A former Detroit educator, Alaina Dague recently completed a Leadership for Educational Equity Policy and Advocacy Fellowship at the Data Quality Campaign this summer. She has since returned to Michigan to work toward resolving educational equity challenges across the state.
For the past three years, I taught middle school English at a Detroit charter school. My sixth, seventh, and eighth grade students were lively and outspoken—and I loved every minute with them. Their endless excitement kept my job engaging; facilitating their “a-ha!” moments made the work especially rewarding. And I could always count on my students to let me know when my outfit just wasn’t cool or to show me how to navigate the latest iPhone update.
As an educator, I used a variety of information to better support my students—each with their own unique needs—every day. I firmly believe in the value of data in the classroom, but I don’t think it was always working for me or my kids.
As an educator, I used a variety of information to better support my students—each with their own unique needs—every day. I firmly believe in the value of data in the classroom, but I don’t think it was always working for me or my kids. Assessments are a critical tool that can provide insight into student learning. We have to be sure, however, that these tests are providing valuable data and that they aren’t the only source of information on students. My school’s data culture focused almost exclusively on assessments, ignoring much of the other information that could have helped me and my students. The emphasis on assessment felt like a compliance exercise, when the tests should have served to illuminate student needs. Moreover, I often felt like I didn’t have the time or training to effectively translate those test scores into useful information.
I’m not the only teacher who has felt this way. In fact, a series of teacher focus groups DQC conducted last year revealed that many educators agree that data is valuable; yet, they have been frustrated by negative experiences with data collection, analysis, and use.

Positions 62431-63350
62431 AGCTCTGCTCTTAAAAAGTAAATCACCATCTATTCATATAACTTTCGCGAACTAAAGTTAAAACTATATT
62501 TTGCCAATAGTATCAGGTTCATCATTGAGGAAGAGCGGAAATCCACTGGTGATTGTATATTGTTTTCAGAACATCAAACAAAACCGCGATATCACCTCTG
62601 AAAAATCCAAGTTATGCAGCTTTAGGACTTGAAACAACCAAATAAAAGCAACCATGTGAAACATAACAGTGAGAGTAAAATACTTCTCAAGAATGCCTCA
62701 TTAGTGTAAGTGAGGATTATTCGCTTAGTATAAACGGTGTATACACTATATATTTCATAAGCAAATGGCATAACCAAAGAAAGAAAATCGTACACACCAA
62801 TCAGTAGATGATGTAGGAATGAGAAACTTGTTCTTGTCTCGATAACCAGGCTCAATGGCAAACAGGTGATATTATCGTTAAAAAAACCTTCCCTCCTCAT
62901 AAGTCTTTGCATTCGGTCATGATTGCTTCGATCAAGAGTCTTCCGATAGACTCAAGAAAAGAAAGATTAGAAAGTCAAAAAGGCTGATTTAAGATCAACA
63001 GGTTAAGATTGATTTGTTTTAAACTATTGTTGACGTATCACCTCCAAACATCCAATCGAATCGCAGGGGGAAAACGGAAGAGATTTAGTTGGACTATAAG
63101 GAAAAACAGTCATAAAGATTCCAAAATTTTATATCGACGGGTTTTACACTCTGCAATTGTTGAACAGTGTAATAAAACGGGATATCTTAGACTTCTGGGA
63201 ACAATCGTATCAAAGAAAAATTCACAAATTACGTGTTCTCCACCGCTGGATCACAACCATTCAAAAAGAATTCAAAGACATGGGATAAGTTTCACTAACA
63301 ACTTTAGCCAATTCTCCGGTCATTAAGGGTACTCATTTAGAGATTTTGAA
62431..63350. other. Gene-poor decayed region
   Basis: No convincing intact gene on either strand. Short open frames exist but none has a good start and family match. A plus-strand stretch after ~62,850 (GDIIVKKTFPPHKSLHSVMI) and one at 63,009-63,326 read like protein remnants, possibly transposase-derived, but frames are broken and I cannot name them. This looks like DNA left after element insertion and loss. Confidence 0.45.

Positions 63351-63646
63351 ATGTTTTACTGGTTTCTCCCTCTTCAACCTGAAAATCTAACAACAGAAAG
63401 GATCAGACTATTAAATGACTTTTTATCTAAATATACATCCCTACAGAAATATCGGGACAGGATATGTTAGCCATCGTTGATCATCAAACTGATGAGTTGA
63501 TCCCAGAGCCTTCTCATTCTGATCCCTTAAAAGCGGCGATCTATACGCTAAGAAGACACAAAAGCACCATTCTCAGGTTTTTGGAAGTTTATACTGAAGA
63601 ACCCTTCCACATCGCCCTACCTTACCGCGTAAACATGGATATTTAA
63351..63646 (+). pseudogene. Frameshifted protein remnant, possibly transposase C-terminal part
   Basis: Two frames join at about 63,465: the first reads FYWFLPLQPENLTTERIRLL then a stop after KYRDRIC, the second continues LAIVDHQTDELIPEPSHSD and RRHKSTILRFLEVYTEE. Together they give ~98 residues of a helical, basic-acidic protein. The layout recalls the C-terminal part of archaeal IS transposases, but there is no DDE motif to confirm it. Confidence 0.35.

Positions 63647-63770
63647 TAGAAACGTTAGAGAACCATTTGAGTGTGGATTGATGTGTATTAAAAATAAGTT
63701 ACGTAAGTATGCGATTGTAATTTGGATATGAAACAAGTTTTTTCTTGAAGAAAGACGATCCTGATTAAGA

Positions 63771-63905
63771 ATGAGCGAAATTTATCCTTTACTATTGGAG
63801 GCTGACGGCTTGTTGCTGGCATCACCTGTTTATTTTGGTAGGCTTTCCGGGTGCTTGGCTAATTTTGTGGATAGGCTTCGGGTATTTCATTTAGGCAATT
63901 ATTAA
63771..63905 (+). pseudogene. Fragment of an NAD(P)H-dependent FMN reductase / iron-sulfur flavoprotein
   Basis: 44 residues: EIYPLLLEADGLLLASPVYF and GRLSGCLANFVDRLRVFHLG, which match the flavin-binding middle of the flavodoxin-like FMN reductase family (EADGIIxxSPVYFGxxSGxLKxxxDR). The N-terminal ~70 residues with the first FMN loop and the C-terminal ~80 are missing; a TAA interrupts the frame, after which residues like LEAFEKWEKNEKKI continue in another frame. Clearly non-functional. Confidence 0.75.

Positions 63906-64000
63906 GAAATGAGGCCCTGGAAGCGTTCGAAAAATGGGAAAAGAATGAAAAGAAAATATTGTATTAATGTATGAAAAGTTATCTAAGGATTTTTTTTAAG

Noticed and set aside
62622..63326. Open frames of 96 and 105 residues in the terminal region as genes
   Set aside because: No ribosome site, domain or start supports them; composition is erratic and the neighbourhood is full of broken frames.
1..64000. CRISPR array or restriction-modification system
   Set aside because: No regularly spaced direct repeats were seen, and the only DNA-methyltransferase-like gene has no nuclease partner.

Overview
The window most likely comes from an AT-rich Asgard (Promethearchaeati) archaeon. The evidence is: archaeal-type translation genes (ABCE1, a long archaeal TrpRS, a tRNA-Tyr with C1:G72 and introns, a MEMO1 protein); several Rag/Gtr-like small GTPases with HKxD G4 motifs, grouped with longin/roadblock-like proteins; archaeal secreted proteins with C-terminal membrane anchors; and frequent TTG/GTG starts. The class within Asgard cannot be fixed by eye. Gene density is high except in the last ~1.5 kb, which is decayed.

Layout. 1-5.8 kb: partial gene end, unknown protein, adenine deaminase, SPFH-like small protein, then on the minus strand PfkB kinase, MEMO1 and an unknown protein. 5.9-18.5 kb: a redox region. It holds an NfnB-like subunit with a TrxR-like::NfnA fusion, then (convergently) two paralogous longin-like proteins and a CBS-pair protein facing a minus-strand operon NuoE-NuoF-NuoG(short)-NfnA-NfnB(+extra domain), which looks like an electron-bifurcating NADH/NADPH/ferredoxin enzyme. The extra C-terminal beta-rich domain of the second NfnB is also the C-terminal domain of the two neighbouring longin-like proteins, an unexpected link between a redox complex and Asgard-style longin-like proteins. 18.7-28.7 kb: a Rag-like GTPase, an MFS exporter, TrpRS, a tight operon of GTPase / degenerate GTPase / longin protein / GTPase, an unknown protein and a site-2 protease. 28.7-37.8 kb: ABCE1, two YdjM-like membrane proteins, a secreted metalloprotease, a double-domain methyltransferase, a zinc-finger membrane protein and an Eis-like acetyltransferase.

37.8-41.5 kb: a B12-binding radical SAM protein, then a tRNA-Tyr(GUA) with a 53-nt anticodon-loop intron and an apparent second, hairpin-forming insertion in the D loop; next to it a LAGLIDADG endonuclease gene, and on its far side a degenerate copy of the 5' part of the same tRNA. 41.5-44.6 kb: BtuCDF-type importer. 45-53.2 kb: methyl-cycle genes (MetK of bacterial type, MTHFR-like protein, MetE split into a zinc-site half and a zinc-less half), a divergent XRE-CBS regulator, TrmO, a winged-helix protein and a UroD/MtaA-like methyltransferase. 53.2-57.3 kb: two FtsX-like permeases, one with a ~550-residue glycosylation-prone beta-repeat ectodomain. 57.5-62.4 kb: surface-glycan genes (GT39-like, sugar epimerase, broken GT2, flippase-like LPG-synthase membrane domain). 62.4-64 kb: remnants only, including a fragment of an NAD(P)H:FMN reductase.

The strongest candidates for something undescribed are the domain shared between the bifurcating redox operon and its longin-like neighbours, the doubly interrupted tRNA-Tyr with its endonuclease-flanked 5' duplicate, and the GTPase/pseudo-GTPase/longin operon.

So what can we do? DQC’s Four Policy Priorities offer a good foundation for change:
Measure What Matters
States and schools need to think critically about the data they are collecting: What do we want to know? Why? What is the best way to collect this information? And most importantly, how is this going to help us support kids? When “data” is synonymous with “standardized test scores,” teachers and schools miss out on all kinds of other important information about students. We also need to create systems for considering other important factors—attendance, socio-economic status, homework completion, and more—that relate to student outcomes as well.
Make Data Use Possible
Teachers need effective and useful training on modifying instruction based on student needs. And when considering the innumerable demands on today’s educators, they also need more time in the school day to analyze and act on data. States and districts should provide high-quality professional development to support their teachers in analyzing and using this information. Prep time needs to be provided, and teachers and school leaders need to commit to using that time for collaboration and data study. Feedback teachers receive from observations and evaluations should then correlate to their implementation of the data use strategies they were trained on and how these strategies are supporting student learning.
Be Transparent and Earn Trust
Schools should seek input from their teachers and communities regarding what information they need to support students. People must be informed about why certain data points are collected and how that information will be used to create a culture of trust. When teachers lack confidence in the validity or reliability of their students’ data, they become hesitant to use this information. Everyone seeking to improve student achievement—from policymakers to teachers to families—needs to understand what data is collected and why as well as how this information is used.
Guarantee Access and Ensure Privacy
Teachers (and families) need easy access to timely student information. If data is collected but not shared or used, it has very little value. After determining what to collect and why, the information should to be available to those who need it. On top of that, districts need to be sure that student data is kept secure to continue fostering trust within the school community.
I used an online reading program in my classroom last year to help my students improve their reading skills. The program differentiated passages to each student’s level, tracked their progress against several measurements, and awarded points to students for their growth and accuracy. My kids loved it—they were able to determine their exact strengths and weaknesses as readers and were empowered to build their skills. I loved it, too—the data allowed me to identify who needed additional support or a bigger challenge. When data works like this, it illuminates students’ needs and supports teachers in improving their instruction.
This fall, I’ll be returning to Michigan to advocate for educational equity across the state. As I transition from the classroom to working in policy, I hope to see that the implementation of these policy priorities helps create a culture shift that supports the effective use of student data.